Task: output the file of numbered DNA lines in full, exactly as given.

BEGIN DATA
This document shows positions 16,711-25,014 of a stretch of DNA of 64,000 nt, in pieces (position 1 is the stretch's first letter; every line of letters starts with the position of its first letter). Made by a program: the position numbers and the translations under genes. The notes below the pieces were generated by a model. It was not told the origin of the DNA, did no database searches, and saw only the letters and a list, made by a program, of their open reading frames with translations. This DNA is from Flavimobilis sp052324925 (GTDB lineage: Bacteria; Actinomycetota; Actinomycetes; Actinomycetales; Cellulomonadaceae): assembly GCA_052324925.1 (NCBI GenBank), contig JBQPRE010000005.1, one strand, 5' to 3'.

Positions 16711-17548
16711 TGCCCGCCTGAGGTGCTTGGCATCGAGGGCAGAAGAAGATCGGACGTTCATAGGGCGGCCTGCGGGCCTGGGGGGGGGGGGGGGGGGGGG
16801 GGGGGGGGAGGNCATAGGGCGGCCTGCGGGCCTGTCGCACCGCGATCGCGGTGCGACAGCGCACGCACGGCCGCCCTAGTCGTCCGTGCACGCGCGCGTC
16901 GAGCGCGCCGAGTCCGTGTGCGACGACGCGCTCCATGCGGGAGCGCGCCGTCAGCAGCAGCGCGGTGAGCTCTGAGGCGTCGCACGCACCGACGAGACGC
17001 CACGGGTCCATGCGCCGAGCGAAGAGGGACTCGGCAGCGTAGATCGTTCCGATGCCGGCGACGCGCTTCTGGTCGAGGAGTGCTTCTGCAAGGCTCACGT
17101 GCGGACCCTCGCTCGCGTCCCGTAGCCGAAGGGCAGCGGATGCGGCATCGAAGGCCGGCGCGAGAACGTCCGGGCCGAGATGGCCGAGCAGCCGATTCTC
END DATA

This document shows positions 16,711-25,014 of a stretch of DNA of 64,000 nt, in pieces (position 1 is the stretch's first letter; every line of letters starts with the position of its first letter). Made by a program: the position numbers and the translations under genes. The notes below the pieces were generated by a model. It was not told the origin of the DNA, did no database searches, and saw only the letters and a list, made by a program, of their open reading frames with translations. This DNA is from Flavimobilis sp052324925 (GTDB lineage: Bacteria; Actinomycetota; Actinomycetes; Actinomycetales; Cellulomonadaceae): assembly GCA_052324925.1 (NCBI GenBank), contig JBQPRE010000005.1, one strand, 5' to 3'.

Positions 16711-17548
16711 TGCCCGCCTGAGGTGCTTGGCATCGAGGGCAGAAGAAGATCGGACGTTCATAGGGCGGCCTGCGGGCCTGGGGGGGGGGGGGGGGGGGGG
16801 GGGGGGGGAGGNCATAGGGCGGCCTGCGGGCCTGTCGCACCGCGATCGCGGTGCGACAGCGCACGCACGGCCGCCCTAGTCGTCCGTGCACGCGCGCGTC
16901 GAGCGCGCCGAGTCCGTGTGCGACGACGCGCTCCATGCGGGAGCGCGCCGTCAGCAGCAGCGCGGTGAGCTCTGAGGCGTCGCACGCACCGACGAGACGC
17001 CACGGGTCCATGCGCCGAGCGAAGAGGGACTCGGCAGCGTAGATCGTTCCGATGCCGGCGACGCGCTTCTGGTCGAGGAGTGCTTCTGCAAGGCTCACGT
17101 GCGGACCCTCGCTCGCGTCCCGTAGCCGAAGGGCAGCGGATGCGGCATCGAAGGCCGGCGCGAGAACGTCCGGGCCGAGATGGCCGAGCAGCCGATTCTC